In a game that could not be definitively grouped into chunks of scoring streaks, the Wisconsin men's basketball team wiped the floor with visiting Southern University in a 92-39 win at the Kohl Center to open the 2006 South Padre Island Invitational. It was the second largest margin of victory in school history.
The Badgers shot a season-high 62.3 percent from the field, including a scorching 69 percent in the first half. Their numbers also improved at the free throw line, where UW had struggled in its first two games but finished 21-for-27 at tonight.
In other words, the shots were falling, and Wisconsin never let up on the gas.
"I thought we stayed true to the game," said UW coach Bo Ryan. "When you get a lead like that a lot of times you get bad habits, and you do things that take away what you're working on.
"Sometimes when you hit a streak, the other team's going to hit one too. But Southern's young, and they did not do that. But at least we didn't change the way we play."
Wisconsin took a 50-19 advantage into the break behind a balanced team effort led again by Big Ten preseason player of the year Alando Tucker, who scored 12 points on 6-of-8 shooting at the free throw line. Tucker played just six minutes in the second half and finished with a game-high 16 points.
After halftime it was more of the same, as the Badgers went to the line quickly and opened the lead to 40 with 15:01 remaining. The margin hit 50 just under six minutes later, when a Brian Butch free throw gave UW a 76-26 advantage over the Jaguars. The lead would eventually climb as high as 57.
"I'm not sure if Bo and his team really got anything out of this tonight," said coach Rob Spivery.
The Jaguars managed just three assists to their 25 turnovers on the evening, which UW turned directly into 37 points. The Badgers also dominated Southern in the paint, outscoring them 44-12 after both Jason Chappell and Brian Butch got off to good starts down low.
"Bigs, if you're playing a smaller quicker team, if you want to stay on the floor you've got to move our feet and just do the things we practice," Ryan said. "They did a good job of helping recover, they did a good job of moving their feet. But that's got to continue and get better."
While a young Southern team never really gave Wisconsin a fight Sunday, the lesson learned was how to stick with the game plan for a full 40 minutes – something the Badgers certainly did. It also allowed for more playing time for players such as Trevon Hughes and Kevin Gullikson, each of whom came off the bench to score eight points and grab four rebounds.
"It was another game – another opportunity for coach to look at film," said starting guard Michael Flowers, who scored 11 points and swiped five steals. "It's nice for everybody to get out there and get experience. It's always nice to show coach what you can do in certain situations."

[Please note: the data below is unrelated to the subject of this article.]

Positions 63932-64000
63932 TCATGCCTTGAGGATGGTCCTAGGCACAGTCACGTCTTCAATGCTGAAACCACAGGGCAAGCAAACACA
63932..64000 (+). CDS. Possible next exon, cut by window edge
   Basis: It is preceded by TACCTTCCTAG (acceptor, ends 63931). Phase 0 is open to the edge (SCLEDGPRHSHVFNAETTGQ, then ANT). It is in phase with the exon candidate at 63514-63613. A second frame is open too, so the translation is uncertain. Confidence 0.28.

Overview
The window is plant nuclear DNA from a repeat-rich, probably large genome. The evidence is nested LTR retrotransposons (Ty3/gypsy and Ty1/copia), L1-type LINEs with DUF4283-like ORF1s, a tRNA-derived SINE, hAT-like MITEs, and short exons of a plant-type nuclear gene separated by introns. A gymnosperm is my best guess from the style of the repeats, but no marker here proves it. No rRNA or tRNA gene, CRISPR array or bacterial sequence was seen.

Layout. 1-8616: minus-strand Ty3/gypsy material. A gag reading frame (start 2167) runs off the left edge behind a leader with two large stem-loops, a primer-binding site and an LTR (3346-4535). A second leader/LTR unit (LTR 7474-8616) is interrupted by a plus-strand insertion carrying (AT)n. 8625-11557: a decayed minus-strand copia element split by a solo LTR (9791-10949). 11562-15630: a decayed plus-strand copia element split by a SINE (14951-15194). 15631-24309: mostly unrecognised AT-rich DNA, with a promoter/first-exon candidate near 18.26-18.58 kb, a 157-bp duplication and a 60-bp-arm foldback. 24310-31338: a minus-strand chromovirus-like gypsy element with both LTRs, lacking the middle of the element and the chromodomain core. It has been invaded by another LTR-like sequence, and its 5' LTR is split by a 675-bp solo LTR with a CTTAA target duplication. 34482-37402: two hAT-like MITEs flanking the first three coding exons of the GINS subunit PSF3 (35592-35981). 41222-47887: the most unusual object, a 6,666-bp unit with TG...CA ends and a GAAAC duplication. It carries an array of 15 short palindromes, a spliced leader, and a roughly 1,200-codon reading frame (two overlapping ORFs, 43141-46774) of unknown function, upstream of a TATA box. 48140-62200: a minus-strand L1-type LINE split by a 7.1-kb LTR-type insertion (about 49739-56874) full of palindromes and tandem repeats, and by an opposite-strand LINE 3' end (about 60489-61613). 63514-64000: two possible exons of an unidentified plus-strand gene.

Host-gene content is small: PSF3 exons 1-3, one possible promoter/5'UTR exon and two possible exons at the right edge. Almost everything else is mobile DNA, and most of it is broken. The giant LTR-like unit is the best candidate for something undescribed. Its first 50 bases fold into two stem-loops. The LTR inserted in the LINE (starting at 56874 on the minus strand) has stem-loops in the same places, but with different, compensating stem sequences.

The 92 points the Badgers combined for tied a regulation-best under the Ryan administration. UW has twice scored more in his tenure, but only in overtime. Ryan said that it was not just about good bounces or the opponents' name, but where the Badgers elected to take their shots.
"A lot of times shooting percentages are what kind of shots you're settling for," Ryan said. "Again, I want to reiterate, I thought we settled for very good shots."
Despite leading by a large margin, UW was rarely careless in its shot selection and attempted just 11 3-pointers, making five of them.
No one will be quick to jump to conclusions based on one performance, however.
"I've never been one to overreact to a game one way or another," Ryan said. "We take the positives and move on and know that Tuesday we've got a much more experienced team [Delaware State] coming in."
"So ask me after Tuesday."
UW hosts Delaware State to continue the South Padre Invitational on Tuesday night at the Kohl Center before heading to Texas for a pair of games this weekend. That kind of schedule cuts back on practice time and puts the Badgers in a situation akin to the one they are likely to face come tournament time.
"I'd rather play games than practice," Tucker laughed. "Our practices are hard. The more we get more experience in playing in game-like situations, it helps us."
Kammron Taylor was quick to agree with his teammate's assessment.
"When you get a chance to get out there and play against different competition instead of your teammates every day, that's always a good thing. Because sometimes you get tired of going up against the same guys every day. I know I do."
Free throw confidence
After the Badgers shot 44 percent from the line in their opener, Ryan insisted that the shots were falling in practice and would come around. The team improved in its second game, but only to 56 percent.
The third time was the charm, however. On an night in which everything was going Wisconsin's way, that confidence seemed to spill over to the charity stripe as well, where Wisconsin connected on 78 percent of its attempts.
"Tonight I think after our first two games I guess everyone got settled down," Tucker said. "It's one of those things that as the season progresses, they're going to fall."
One highlight on the evening came when Tucker ripped down a two-handed slam off a pass floated above the rim by Flowers to make it 69-26.
Another came with under a minute remaining as Tanner Bronson stole the ball and sent it up on the fast break to Mickey Perry, who juked his way in several directions before putting in the layup for the team's final points.
Ryan opened up his press conference with a gag prop to call attention to his head-turning surprise at Perry's moves.
"Did anybody else get hurt on Mickey's move to the basket there?" Ryan quipped while holding a bag of ice against his neck. "I actually hurt myself. Ow, ow, ow. Where did Mickey Perry get that from?"
"I have never seen 18 moves in one play in my life."